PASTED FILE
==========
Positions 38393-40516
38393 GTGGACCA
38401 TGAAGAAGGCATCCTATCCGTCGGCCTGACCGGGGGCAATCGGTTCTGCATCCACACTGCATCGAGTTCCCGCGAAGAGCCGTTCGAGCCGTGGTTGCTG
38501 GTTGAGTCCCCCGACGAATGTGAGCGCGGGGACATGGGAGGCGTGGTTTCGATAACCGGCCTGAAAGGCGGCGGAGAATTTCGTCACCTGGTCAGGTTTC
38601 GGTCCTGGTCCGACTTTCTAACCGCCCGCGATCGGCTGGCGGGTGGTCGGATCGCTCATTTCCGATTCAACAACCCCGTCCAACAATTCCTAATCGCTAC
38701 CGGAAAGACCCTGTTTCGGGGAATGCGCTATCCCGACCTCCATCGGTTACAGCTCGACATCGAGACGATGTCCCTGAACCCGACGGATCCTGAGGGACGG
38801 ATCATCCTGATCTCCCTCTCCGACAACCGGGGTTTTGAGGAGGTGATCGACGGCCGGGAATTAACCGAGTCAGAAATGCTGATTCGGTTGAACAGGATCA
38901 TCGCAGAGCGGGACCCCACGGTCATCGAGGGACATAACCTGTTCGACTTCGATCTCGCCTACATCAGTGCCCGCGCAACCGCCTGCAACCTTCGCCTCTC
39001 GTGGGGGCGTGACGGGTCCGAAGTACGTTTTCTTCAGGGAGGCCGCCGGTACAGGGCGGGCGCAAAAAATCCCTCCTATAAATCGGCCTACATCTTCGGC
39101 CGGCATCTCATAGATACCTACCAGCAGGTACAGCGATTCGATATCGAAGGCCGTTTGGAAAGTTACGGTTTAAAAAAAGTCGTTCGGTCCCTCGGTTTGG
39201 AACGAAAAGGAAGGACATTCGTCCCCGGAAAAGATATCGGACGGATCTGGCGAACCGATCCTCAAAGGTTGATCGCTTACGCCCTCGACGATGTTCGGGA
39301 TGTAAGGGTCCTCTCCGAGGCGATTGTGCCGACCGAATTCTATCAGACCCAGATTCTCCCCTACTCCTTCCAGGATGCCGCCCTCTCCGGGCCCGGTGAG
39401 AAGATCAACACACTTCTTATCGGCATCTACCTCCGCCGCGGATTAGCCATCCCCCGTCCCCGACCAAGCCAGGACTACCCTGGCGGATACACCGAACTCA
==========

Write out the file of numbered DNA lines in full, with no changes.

Positions 38393-40516
38393 GTGGACCA
38401 TGAAGAAGGCATCCTATCCGTCGGCCTGACCGGGGGCAATCGGTTCTGCATCCACACTGCATCGAGTTCCCGCGAAGAGCCGTTCGAGCCGTGGTTGCTG
38501 GTTGAGTCCCCCGACGAATGTGAGCGCGGGGACATGGGAGGCGTGGTTTCGATAACCGGCCTGAAAGGCGGCGGAGAATTTCGTCACCTGGTCAGGTTTC
38601 GGTCCTGGTCCGACTTTCTAACCGCCCGCGATCGGCTGGCGGGTGGTCGGATCGCTCATTTCCGATTCAACAACCCCGTCCAACAATTCCTAATCGCTAC
38701 CGGAAAGACCCTGTTTCGGGGAATGCGCTATCCCGACCTCCATCGGTTACAGCTCGACATCGAGACGATGTCCCTGAACCCGACGGATCCTGAGGGACGG
38801 ATCATCCTGATCTCCCTCTCCGACAACCGGGGTTTTGAGGAGGTGATCGACGGCCGGGAATTAACCGAGTCAGAAATGCTGATTCGGTTGAACAGGATCA
38901 TCGCAGAGCGGGACCCCACGGTCATCGAGGGACATAACCTGTTCGACTTCGATCTCGCCTACATCAGTGCCCGCGCAACCGCCTGCAACCTTCGCCTCTC
39001 GTGGGGGCGTGACGGGTCCGAAGTACGTTTTCTTCAGGGAGGCCGCCGGTACAGGGCGGGCGCAAAAAATCCCTCCTATAAATCGGCCTACATCTTCGGC
39101 CGGCATCTCATAGATACCTACCAGCAGGTACAGCGATTCGATATCGAAGGCCGTTTGGAAAGTTACGGTTTAAAAAAAGTCGTTCGGTCCCTCGGTTTGG
39201 AACGAAAAGGAAGGACATTCGTCCCCGGAAAAGATATCGGACGGATCTGGCGAACCGATCCTCAAAGGTTGATCGCTTACGCCCTCGACGATGTTCGGGA
39301 TGTAAGGGTCCTCTCCGAGGCGATTGTGCCGACCGAATTCTATCAGACCCAGATTCTCCCCTACTCCTTCCAGGATGCCGCCCTCTCCGGGCCCGGTGAG
39401 AAGATCAACACACTTCTTATCGGCATCTACCTCCGCCGCGGATTAGCCATCCCCCGTCCCCGACCAAGCCAGGACTACCCTGGCGGATACACCGAACTCA